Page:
Understanding of assembly phenomena by aromatic-aromatic interactions: Benzene Dimer and the substituted systems

Eun Cheol Lee, Dongwook Kim, Petr Jurečka, P. Tarakeshwar, Pavel Hobza, Kwang S. Kim

Research output: Contribution to journalArticlepeer-review

611 Scopus citations


Interactions involving aromatic rings are important in molecular/ biomolecular assembly and engineering. As a consequence, there have been a number of investigations on dimers involving benzene or other substituted π systems. In this Feature Article, we examine the relevance of the magnitudes of their attractive and repulsive interaction energy components in governing the geometries of several π-π systems. The geometries and the associated binding energies were evaluated at the complete basis set (CBS) limit of coupled cluster theory with singles, doubles, and perturbative triples excitations [CCSD(T)] using a least biased scheme for the given data set. The results for the benzene dimer indicate that the floppy T-shaped structure (center-to-center distance: 4.96 Å, with an axial benzene off-centered above the facial benzene) is isoenergetic in zero-point-energy (ZPE) corrected binding energy (D0) to the displaced-stacked structure (vertical interplanar distance: 3.54 Å). However, the T-shaped structure is likely to be slightly more stable (D0 ≈ 2.4-2.5 kcal/mol) if quadruple excitations are included in the coupled cluster calculations. The presence of substituents on the aromatic ring, irrespective of their electron withdrawing or donating nature, leads to an increase in the binding energy, and the displaced-stacked conformations are more stabilized than the T-shaped conformers. This explains the wide prevalence of displaced stacked structures in organic crystals. Despite that the dispersion energy is dominating, the substituent as well as the conformational effects are correlated to the electrostatic interaction. This electrostatic origin implies that the substituent effect would be reduced in polar solution, but important in apolar media, in particular, for assembling processes.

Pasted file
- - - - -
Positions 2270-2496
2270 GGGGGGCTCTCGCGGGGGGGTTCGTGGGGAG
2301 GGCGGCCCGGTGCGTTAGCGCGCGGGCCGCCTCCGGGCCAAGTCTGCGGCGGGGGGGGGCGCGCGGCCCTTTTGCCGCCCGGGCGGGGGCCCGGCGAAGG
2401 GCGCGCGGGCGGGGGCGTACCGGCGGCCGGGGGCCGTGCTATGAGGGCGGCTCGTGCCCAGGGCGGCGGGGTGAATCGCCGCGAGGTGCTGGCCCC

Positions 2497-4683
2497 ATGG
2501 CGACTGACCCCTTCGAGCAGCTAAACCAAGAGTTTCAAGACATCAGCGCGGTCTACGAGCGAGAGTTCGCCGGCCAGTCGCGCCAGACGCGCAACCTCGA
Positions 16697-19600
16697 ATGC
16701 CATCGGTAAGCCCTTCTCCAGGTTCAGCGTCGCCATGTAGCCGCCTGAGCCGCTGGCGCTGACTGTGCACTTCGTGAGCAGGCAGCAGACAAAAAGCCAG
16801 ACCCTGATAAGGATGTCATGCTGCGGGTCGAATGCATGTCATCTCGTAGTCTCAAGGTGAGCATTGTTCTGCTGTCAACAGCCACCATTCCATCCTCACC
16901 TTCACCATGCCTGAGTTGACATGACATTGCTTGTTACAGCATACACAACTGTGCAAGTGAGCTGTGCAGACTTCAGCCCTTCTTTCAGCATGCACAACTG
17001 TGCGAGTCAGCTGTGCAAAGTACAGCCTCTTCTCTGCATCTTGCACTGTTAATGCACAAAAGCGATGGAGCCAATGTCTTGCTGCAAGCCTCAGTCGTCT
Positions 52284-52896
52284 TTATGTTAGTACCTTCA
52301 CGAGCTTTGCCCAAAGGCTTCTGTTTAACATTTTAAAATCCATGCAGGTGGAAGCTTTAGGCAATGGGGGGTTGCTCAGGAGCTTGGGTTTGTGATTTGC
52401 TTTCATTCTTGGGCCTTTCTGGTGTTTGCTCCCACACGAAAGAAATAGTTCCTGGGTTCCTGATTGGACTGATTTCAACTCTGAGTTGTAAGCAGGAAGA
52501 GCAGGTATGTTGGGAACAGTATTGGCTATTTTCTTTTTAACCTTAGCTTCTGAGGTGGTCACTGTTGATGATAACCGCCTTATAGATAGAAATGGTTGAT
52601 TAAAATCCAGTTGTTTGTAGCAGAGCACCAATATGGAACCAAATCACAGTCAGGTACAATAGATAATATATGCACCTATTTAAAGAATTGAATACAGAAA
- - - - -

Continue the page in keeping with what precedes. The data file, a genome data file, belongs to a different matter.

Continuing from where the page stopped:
Original languageEnglish (US)
Pages (from-to)3446-3457
Number of pages12
JournalJournal of Physical Chemistry A
Issue number18
StatePublished - May 10 2007
Externally publishedYes

ASJC Scopus subject areas

  • Physical and Theoretical Chemistry


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